Years ago I read a quote from a business guru who was asked, “I want to buy a small company, how do I go about that?”  His reply was quick and to the point; “Buy large one and wait.”


While I think there is a bit of tongue and cheek in his retort, there is also a large dose of truth.  Large companies that no longer focus on their foundation ultimately lose their way and become smaller.


In the optical field we have the most unique opportunity of all the medical professions.  We provide both a medical and retail experience.  Ironically, when you talk with most doctors today they spend little time on the retail side of their business.  With reimbursements dropping, doctors having to work longer days and longer weeks, one would think they would pay attention to the one stream of revenue they can ultimately control. 


In many practices, there is about a 60%-40% split in revenue generation from medical to retail. Conduct a quick time study in your own office.  Follow the doctor/owner around for a day, and I suspect you will find a 98%-2% split in their time.  Meaning, 98% of the time, doctors are behind the wall doing medical, not out in front interacting with their patients/customers. 


As an example; a $1.0MM practice that has a typical 60-40 split in revenue,  $400,000 of income is coming from retail.  Yet, as a manager/owner you invest only 2% of your time in making sure it is running effectively, efficiently and as profitable as possible? Are you waiting to become smaller?


There are three things a doctor/owner can do immediately to increase revenue, drive bottom line results and increase staff morale.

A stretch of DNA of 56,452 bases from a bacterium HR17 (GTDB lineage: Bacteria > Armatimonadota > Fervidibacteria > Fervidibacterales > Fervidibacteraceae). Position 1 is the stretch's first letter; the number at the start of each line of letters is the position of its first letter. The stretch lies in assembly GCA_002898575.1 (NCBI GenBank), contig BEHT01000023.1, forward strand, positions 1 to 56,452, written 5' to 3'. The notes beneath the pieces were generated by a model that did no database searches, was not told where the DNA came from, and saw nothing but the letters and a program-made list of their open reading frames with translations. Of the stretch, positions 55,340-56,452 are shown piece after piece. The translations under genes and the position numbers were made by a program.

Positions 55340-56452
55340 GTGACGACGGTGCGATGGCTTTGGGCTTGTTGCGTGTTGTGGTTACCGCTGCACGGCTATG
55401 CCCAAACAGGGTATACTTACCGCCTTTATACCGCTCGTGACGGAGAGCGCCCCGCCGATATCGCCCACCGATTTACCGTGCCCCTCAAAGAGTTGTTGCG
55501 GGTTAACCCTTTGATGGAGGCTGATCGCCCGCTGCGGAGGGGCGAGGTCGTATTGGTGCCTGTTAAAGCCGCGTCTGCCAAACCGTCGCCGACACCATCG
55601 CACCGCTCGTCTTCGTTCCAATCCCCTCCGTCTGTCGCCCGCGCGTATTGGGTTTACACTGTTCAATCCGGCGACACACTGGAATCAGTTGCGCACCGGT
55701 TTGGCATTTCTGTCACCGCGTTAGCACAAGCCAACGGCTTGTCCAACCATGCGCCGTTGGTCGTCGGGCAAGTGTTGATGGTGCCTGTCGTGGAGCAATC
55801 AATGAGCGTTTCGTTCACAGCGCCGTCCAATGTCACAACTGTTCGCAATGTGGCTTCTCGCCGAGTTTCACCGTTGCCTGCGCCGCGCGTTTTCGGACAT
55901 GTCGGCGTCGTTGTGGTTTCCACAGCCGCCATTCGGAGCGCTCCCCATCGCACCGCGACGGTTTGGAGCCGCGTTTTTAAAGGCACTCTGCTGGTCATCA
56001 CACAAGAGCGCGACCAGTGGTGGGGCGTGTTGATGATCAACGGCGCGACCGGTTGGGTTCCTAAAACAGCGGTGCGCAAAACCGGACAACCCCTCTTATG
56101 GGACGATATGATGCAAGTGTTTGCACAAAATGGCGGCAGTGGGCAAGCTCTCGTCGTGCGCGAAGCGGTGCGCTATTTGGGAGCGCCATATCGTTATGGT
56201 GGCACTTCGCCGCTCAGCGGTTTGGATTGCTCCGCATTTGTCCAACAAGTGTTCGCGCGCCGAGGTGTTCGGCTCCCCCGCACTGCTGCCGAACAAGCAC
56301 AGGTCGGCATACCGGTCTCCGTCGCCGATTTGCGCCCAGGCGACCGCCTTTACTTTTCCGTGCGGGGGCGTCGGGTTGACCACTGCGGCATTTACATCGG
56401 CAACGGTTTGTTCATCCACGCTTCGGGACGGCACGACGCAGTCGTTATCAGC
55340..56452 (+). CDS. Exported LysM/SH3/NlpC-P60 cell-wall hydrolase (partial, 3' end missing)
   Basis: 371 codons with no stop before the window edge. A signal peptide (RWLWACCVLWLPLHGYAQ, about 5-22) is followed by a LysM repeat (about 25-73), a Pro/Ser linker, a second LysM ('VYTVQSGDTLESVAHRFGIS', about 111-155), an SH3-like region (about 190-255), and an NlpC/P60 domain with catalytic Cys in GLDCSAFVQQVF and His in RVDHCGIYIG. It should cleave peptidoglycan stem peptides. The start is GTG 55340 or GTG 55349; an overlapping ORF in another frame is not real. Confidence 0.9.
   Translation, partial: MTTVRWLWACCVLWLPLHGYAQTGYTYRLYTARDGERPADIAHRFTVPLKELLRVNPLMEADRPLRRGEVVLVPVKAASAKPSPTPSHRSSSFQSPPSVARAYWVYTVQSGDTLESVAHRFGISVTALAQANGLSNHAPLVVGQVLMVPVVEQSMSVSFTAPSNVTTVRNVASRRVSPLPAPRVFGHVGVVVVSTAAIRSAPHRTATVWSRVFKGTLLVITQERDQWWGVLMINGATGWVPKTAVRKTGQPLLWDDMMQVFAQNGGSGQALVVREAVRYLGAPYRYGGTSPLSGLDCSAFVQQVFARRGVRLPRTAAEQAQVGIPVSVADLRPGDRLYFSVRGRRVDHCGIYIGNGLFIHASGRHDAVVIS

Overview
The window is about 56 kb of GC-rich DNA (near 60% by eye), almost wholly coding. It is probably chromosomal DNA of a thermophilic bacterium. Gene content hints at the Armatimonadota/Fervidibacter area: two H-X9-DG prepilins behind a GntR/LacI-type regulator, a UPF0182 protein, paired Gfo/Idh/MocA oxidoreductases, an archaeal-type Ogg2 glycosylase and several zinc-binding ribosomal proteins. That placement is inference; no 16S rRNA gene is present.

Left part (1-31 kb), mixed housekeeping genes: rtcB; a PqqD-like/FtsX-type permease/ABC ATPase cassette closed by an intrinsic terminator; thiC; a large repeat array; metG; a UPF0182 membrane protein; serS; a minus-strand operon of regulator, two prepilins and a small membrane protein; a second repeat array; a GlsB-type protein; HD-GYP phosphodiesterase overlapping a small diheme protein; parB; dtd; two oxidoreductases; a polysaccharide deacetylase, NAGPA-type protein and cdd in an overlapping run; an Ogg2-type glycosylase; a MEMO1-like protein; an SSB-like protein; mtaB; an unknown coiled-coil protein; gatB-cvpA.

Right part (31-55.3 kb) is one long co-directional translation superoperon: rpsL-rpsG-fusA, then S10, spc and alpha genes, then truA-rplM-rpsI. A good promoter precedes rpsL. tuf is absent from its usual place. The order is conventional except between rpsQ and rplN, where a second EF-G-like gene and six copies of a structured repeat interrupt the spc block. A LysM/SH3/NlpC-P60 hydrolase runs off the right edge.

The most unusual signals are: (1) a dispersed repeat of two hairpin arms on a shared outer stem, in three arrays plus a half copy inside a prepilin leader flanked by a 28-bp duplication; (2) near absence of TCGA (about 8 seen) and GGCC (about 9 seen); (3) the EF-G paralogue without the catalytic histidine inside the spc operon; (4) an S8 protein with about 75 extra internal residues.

First, MBWA; Management By Walking Around.  Get out of the exam lane and spend an additional 30 minutes a day in the part of your business that generates almost ½ of your revenue.  Spend 10 minutes in the retail space of your office when you first open, when you come back from lunch and mid-late afternoon.  Demonstrate to staff and patients alike that they are important to the success of your practice.  Studies done in the 1920’s at Westinghouse showed that by just paying attention to employees while they worked increase productivity by 10%. 


Second, Embrace, Recommend and Sell Technology.  10% of patients buy on price, yet we spend 90% of the time thinking about it.  We are a nation of technology junkies and we are willing to pay for it.  In the height of the recession the Ipad and Ipad2 are soaring off the shelves at an alarming rate.  Ironically, they sell at the same price point as a higher end pair of glasses.  If we think it’s cool and it will enhance our lives, we are willing to pay for it.  Optical has cool technology solutions, but do we sell it as such?


At the practice level, one additional pair of photochromics or digitally surfaced lenses per day will bring in about $14,000 of net revenue per year.  That’s a ton of patients seen for a $40 reimbursement!  Set your goal for one additional pair of each and watch your bottom line grow!


Finally, People Respect What You Inspect.  No one wants to fail at his or her jobs.  The most simple why of keeping people engaged, performing and maintaining the momentum in their work is clearly define what you expect, measure it, report it, and inspect it regularly and frequently. Put a goal of 4 digitally surfaced lenses a day on the white board in the back.  Every day keep score: who sold them, how many- then discuss with the team best practices to do more. 


There are few things we can do to drive revenue into our practices.  The one area that is neglected most often is sitting right outside our exam room.  Take 30 minutes a day to engage and celebrate this part of your practice.  You should.  You own it.